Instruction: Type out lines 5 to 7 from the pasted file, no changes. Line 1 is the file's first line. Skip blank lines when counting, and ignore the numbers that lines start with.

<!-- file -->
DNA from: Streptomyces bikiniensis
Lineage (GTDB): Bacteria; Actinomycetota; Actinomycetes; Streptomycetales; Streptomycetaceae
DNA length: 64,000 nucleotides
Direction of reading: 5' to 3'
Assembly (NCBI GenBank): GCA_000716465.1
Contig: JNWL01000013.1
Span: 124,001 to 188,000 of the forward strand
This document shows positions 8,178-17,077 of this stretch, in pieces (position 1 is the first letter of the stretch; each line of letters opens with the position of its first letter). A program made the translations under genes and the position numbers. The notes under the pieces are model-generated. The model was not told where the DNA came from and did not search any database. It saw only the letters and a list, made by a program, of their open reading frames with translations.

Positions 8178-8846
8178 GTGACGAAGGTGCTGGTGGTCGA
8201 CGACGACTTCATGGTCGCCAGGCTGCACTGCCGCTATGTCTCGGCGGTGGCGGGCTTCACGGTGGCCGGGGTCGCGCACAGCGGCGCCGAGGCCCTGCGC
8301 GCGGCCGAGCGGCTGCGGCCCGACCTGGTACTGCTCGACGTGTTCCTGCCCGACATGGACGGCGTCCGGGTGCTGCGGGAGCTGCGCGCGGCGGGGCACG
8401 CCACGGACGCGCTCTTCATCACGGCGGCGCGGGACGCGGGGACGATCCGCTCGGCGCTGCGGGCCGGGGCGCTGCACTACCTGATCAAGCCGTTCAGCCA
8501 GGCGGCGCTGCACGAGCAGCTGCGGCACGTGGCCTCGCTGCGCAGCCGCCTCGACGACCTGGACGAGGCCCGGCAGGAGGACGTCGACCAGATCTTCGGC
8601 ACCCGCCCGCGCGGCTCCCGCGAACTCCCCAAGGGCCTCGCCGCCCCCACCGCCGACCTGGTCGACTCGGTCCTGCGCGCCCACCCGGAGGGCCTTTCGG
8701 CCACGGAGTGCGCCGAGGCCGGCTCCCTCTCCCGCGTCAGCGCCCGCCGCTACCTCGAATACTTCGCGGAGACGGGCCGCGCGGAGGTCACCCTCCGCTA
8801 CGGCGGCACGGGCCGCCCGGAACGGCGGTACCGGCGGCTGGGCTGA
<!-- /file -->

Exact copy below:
Assembly (NCBI GenBank): GCA_000716465.1
Contig: JNWL01000013.1
Span: 124,001 to 188,000 of the forward strand